8th Circ. Clears Arkansas To Block Abortions During COVID-19

By Danielle Nichole Smith
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Law360 (April 23, 2020, 6:43 PM EDT) -- The state of Arkansas can continue enforcing its coronavirus-related restriction on non-essential surgeries against abortion providers, after the Eighth Circuit lifted a lower court order barring the state from applying the measure in that way.  

In its opinion Wednesday, the three-judge panel held that Arkansas was entitled to mandamus relief from the district court's temporary restraining order, adopting findings from the Fifth Circuit, which allowed Texas to enforce a similar ban against abortion providers earlier this month.

The lower court had failed to meaningfully apply a framework created by the U.S. Supreme Court for weighing the constitutionality of a state action taken in response to a public health crisis, the Eighth Circuit said.

"Such a failure constitutes a clear abuse of discretion," U.S. Circuit Judge Bobby E. Shepherd wrote in the panel's opinion.

Contrary to the lower court's findings, the directive didn't prohibit all abortions for people past 10 weeks of pregnancy and wasn't indefinite, since Arkansas' state of emergency wouldn't go beyond May 11 without an extension from the governor, according to the panel.

And even if the directive had created a blanket ban on pre-viability surgical abortions, it could only be constitutionally challenged if it didn't have a real relation to the public health crisis or plainly infringed a person's right to an elective abortion, the panel said.

The Eighth Circuit also expressed "serious doubt" about whether Little Rock Family Planning Services, the plaintiff in the case, should have been allowed to challenge the directive by filing a supplemental complaint in an existing case over three abortion laws in the state.

However, since the lower court's decision to allow the supplemental complaint wasn't reviewable, the panel said it only addressed the issue as part of its analysis for whether a writ of mandamus was warranted.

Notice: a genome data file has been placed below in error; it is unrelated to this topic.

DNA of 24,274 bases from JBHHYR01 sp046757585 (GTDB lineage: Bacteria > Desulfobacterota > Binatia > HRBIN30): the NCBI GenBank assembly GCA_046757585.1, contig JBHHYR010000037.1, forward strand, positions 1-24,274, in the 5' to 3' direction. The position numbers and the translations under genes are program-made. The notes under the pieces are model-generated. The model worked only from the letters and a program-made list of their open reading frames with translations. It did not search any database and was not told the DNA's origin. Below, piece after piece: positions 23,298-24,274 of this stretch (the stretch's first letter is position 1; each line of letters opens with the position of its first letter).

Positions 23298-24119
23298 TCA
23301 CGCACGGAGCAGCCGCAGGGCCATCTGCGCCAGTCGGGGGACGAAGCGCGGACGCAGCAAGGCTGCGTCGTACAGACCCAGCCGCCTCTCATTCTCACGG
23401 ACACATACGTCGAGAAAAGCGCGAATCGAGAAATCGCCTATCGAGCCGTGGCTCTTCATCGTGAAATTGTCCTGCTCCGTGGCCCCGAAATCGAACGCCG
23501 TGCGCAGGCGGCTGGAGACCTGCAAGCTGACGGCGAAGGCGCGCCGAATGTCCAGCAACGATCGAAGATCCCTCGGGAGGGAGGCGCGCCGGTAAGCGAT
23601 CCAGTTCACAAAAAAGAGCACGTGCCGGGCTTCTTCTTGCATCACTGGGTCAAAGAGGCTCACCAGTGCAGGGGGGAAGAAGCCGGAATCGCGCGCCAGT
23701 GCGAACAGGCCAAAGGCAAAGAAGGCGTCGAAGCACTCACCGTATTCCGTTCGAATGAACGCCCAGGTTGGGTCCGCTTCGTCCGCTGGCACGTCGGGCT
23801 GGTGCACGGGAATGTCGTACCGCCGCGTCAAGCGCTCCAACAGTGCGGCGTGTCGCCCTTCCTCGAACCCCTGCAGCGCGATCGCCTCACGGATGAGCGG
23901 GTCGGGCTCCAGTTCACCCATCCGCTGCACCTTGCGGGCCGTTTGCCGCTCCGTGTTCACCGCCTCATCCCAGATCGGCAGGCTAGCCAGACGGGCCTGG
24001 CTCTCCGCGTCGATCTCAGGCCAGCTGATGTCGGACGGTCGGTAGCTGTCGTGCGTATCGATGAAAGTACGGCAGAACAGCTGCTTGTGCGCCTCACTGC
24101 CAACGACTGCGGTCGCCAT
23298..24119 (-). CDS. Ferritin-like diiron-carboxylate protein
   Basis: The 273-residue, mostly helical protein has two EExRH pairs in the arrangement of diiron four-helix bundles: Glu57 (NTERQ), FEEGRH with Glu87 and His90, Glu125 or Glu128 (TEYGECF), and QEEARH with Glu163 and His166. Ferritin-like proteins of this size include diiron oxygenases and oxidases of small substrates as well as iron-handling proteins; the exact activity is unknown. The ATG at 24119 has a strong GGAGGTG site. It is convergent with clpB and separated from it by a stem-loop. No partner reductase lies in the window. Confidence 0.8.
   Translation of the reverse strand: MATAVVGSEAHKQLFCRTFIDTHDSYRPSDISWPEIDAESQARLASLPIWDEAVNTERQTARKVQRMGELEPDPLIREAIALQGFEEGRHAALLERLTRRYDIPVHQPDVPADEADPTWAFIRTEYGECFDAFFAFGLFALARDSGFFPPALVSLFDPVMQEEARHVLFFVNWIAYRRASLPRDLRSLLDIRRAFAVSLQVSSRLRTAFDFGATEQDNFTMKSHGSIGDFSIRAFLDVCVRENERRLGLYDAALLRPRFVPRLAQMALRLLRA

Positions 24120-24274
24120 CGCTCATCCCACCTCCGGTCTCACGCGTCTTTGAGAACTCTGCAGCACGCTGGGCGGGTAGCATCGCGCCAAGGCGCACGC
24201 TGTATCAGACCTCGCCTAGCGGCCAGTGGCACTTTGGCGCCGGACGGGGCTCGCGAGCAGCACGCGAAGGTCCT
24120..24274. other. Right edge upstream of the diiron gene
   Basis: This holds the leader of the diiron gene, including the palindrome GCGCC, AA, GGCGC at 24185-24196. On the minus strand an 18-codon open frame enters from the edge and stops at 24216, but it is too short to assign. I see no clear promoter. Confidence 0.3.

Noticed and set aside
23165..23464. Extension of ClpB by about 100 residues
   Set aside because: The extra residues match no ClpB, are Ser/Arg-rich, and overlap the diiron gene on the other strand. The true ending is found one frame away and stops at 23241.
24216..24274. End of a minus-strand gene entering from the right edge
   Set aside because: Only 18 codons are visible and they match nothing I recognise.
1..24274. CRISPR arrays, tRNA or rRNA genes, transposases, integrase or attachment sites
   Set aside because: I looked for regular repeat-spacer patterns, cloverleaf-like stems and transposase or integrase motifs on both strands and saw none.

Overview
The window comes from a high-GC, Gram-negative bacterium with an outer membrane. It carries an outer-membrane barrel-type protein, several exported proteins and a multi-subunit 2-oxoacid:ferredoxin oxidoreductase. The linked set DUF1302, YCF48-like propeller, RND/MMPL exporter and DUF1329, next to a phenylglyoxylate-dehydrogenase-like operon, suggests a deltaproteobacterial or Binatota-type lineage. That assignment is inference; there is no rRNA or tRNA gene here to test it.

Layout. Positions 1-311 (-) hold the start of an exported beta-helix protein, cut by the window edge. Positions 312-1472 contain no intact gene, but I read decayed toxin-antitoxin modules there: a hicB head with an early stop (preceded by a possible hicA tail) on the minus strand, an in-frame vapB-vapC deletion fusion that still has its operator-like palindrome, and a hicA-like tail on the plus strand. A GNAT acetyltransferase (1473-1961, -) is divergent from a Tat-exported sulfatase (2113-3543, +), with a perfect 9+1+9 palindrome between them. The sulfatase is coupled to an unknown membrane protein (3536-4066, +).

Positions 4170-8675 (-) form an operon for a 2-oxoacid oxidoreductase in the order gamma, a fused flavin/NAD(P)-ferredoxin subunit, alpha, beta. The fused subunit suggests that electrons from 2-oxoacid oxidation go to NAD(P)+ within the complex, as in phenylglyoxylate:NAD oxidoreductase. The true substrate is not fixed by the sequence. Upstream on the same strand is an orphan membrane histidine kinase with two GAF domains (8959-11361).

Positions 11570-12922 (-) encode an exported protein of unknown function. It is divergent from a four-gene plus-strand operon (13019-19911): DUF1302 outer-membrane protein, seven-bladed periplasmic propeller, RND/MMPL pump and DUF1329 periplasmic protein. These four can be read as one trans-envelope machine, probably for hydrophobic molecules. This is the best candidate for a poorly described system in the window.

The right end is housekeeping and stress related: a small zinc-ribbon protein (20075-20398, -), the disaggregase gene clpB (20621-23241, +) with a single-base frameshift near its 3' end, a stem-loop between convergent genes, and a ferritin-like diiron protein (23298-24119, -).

Attorney General Leslie Rutledge said in a statement Wednesday that "all medically unnecessary surgeries must be postponed, and this decision affirms that surgical abortions do not get special treatment."

"The Eighth Circuit agreed with Arkansas that the district court committed a clear abuse of discretion in creating a carve-out from state law for surgical abortions," Rutledge said.

But Ruth E. Harlow, an attorney at the American Civil Liberties Union Foundation, said in a statement Wednesday that the ruling "contradicts everything leading medical experts have told us about abortion — that it is essential, time-sensitive health care, and it need not and must not be restricted during the COVID-19 crisis." 

"Arkansas has singled pregnant patients out for denial of health care while it lets health care for others continue as the medical facts require," Harlow said. "This case is far from over."

After the ruling Wednesday, Little Rock Family Planning Services asked the district court for another temporary restraining order, urging the court to stop the directive from being enforced against people who would be past the legal limit for abortion in Arkansas on May 11, the earliest date the surgical ban could be lifted.

U.S. Circuit Judges James B. Loken, Bobby E. Shepherd and Ralph R. Erickson sat on the panel for the Eighth Circuit.

The providers are represented by Kendall Turner, Ashley Robertson, Leah Godesky and Alec Schierenbeck of O'Melveny & Myers LLP, Meagan Burrows and Ruth E. Harlow of the American Civil Liberties Union Foundation, Bettina Brownstein of Bettina E. Brownstein Law Firm, and Brooke-Augusta Ware of Mann & Kemp PLLC.

The Arkansas defendants are represented by Arkansas Attorney General Leslie Rutledge, Arkansas Solicitor General Nicholas J. Bronni, Deputy Solicitor General Vincent M. Wagner and Assistant Solicitors General Dylan L.Jacobs and Michael A. Cantrell.

The case is In Re: Leslie Rutledge et al., case number 20-1791, in the U.S. Court of Appeals for the Eighth Circuit.

--Editing by Kelly Duncan.

For a reprint of this article, please contact reprints@law360.com.

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